Constable, Thomas L. “2 Kings.” The Bible Knowledge Commentary: An Exposition of the Scriptures. Ed. J. F. Walvoord and R. B. Zuck. Vol. 1. Wheaton, IL: Victor Books, 1985. 582. Print.
Aftermath of the Siege of Lachish
The Assyrian king Sennacherib receives the surrender and booty from the Judahite town of Lachish. The siege of the town was graphically documented by the Assyrians in a series of reliefs in Sennacherib’s palace at Nineveh
Drane, John William. Introducing the Old Testament. Completely rev. and updated. Oxford: Lion Publishing plc, 2000. Print.
May 12: The Bible in the Developed World Ruth 1:1–2:23; 1 Timothy 1:1–11; Psalm 73:1–10
In our developed world, we don’t consider famines very often. If there were a famine in our lands, we could navigate through it because of our importing infrastructure. This isn’t the case for the developing world: famines mean walking miles to find food and water, and often dying or suffering terrible violence just to stay alive. (Currently there are two major famines in Africa bringing these desperate situations to life.) When I used to read about famines in the Bible, I thought of hunger, but I didn’t necessarily think of pain and persecution. Now that I’m more aware of what’s happening in the world, stories of famine in the Bible are very vivid for me.
Consider Naomi, whose husband died during a famine, and the pain she must have felt over that loss and the loss of her two sons (Ruth 1:1–7). She was left with her daughters-in-law. As widows, they were completely desolate. Women were considered a…
Morning, May 12 Go To Evening Reading
“And will manifest myself to him.”
The Lord Jesus gives special revelations of himself to his people. Even if Scripture did not declare this, there are many of the children of God who could testify the truth of it from their experience. They have had manifestations of their Lord and Saviour Jesus Christ in a peculiar manner, such as no mere reading or hearing could afford. In the biographies of eminent saints, you will find many instances recorded in which Jesus has been pleased, in a very special manner to speak to their souls, and to unfold the wonders of his person. Yea, so have their souls been steeped in happiness that they have thought themselves to be in heaven. Whereas they were not there, though they were well nigh on the threshold of it—for when Jesus manifests himself to his people, it is heaven on earth; it is paradise in embryo; it is bliss begun. Especial manifestations of Christ exercise holiness …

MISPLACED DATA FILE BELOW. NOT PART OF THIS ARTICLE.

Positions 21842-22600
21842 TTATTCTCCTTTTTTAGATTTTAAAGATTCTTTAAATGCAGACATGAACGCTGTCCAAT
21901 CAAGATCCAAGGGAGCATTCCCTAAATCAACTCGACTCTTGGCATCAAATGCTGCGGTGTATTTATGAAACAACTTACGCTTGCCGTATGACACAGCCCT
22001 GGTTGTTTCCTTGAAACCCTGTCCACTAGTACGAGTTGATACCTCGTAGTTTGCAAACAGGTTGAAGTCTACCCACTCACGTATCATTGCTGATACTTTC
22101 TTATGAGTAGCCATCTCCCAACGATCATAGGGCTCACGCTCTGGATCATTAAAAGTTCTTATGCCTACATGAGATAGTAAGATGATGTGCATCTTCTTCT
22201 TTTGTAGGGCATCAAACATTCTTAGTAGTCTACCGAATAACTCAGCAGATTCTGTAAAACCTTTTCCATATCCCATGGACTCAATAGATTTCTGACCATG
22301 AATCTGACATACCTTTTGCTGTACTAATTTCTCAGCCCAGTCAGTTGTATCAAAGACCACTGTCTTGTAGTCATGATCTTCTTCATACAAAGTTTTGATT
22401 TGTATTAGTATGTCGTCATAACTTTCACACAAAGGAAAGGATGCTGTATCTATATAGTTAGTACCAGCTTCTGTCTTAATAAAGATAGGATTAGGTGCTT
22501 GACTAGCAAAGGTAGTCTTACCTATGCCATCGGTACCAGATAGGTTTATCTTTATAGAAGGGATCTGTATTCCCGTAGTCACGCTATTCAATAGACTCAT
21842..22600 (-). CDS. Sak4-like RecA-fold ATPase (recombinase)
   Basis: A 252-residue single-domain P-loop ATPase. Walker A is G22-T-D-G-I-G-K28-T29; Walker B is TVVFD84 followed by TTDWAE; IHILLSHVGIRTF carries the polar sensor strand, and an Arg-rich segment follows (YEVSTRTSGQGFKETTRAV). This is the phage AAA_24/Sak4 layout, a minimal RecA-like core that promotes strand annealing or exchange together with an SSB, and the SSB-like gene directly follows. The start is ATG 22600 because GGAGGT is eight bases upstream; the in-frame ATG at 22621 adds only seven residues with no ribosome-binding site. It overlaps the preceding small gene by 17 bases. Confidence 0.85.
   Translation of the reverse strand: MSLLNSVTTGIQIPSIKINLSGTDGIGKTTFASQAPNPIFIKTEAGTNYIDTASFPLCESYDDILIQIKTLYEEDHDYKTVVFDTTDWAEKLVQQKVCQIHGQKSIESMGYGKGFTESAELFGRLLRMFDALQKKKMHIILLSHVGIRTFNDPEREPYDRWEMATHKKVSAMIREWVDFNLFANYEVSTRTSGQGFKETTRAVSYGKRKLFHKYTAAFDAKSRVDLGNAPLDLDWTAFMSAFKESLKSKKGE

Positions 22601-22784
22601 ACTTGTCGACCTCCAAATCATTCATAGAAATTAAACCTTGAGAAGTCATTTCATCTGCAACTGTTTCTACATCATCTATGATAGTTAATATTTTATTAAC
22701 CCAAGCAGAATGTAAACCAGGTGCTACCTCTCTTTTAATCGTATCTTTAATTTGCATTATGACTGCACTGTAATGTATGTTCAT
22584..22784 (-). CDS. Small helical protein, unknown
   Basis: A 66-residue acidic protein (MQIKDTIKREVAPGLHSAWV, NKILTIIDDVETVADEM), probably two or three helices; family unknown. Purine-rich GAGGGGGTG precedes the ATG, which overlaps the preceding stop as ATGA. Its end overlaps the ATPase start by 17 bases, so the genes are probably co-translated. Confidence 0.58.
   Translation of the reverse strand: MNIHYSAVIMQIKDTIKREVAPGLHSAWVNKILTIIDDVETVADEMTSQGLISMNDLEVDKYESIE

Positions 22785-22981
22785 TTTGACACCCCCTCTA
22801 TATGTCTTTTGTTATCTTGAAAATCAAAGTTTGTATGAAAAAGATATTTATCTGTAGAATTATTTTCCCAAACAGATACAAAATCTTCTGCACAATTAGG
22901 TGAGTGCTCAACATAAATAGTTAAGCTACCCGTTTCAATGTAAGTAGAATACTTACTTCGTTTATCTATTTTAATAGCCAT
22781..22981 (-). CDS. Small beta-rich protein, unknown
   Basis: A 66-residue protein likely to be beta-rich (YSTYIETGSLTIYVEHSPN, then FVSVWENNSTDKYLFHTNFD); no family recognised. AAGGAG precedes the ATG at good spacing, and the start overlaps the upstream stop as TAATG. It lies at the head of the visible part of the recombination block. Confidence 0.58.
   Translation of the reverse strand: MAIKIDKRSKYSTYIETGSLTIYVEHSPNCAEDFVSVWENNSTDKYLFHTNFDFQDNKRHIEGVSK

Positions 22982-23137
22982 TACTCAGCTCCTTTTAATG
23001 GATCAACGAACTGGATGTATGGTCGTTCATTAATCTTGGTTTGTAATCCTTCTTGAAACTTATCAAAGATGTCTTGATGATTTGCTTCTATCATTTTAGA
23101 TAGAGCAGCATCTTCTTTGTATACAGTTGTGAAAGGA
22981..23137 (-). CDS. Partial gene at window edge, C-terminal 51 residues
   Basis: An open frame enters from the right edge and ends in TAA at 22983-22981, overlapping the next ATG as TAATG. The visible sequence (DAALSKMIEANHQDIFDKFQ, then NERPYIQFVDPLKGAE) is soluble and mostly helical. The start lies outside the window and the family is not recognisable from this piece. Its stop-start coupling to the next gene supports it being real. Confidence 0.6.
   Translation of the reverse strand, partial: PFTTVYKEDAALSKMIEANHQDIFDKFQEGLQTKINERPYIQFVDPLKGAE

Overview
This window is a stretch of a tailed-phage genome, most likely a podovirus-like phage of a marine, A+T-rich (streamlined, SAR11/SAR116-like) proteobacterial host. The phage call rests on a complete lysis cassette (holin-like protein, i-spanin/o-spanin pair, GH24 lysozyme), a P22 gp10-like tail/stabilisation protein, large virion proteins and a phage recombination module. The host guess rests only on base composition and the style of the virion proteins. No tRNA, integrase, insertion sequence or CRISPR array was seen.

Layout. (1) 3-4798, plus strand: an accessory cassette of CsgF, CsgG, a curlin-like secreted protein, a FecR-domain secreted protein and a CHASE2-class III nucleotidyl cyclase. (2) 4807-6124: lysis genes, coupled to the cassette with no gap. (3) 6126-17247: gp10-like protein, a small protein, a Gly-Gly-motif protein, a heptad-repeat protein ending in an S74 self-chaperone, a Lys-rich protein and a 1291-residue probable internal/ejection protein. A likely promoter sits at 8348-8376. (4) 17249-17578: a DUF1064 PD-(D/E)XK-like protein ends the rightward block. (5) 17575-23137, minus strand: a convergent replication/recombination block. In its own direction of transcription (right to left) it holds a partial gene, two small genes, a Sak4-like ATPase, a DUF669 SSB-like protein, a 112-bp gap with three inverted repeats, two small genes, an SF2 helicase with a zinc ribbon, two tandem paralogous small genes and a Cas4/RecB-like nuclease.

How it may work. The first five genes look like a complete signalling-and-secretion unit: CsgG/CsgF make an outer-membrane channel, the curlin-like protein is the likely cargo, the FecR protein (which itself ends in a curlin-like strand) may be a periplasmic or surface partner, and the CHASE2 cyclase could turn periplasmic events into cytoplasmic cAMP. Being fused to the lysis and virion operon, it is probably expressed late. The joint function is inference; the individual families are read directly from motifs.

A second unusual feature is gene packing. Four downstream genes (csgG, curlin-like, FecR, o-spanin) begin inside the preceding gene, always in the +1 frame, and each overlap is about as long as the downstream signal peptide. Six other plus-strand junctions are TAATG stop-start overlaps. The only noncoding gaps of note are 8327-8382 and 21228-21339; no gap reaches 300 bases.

For if these things are yours and abound, they make you to be not idle nor unfruitful. 2 Peter 1:8 (R.V.).
When we begin to form a habit we are conscious of it. There are times when we are aware of becoming virtuous and patient and godly, but it is only a stage; if we stop there, we shall get the strut of the spiritual prig. The right thing to do with habits is to lose them in the life of the Lord until every habit is practised that there is no conscious practice at all. Our spiritual life continually resolves into introspection because there are some qualities we have not added as yet. Ultimately the relationship is to be an entirely straightforward one.
Your god may be your little Christian habit, the habit of prayer at stated times, or the habit of Bible reading. Watch how your Father will upset those times if you begin to worship your habit instead of what the pattern symbolizes—‘I can’t do that just now, I am praying; it is my hour with …
I know how to abound Phil. 4:12
It is a dangerous thing to be prosperous. The crucible of adversity is a less severe trial to the Christian than the refining pot of prosperity. It needs more than human skill to carry the brimming cup of mortal joy with a steady hand; yet Paul had learned that skill, for he declares, “In all things I am instructed both to be full and to be hungry.” When we have much of God’s providential mercies, it often happens that we have but little of God’s grace; satisfied with earth, we are content to do without Heaven. Rest assured; it is harder to know how to be full than it is to know how to be hungry, so desperate is the tendency of human nature to pride and forgetfulness of God. Take care that you ask in your prayers that God would teach you “how to be full.”
Hardman, Samuel G., and Dwight Lyman Moody. Thoughts for the Quiet Hour. Willow Grove, PA: Woodlawn Electronic Publishing, 1997. Print.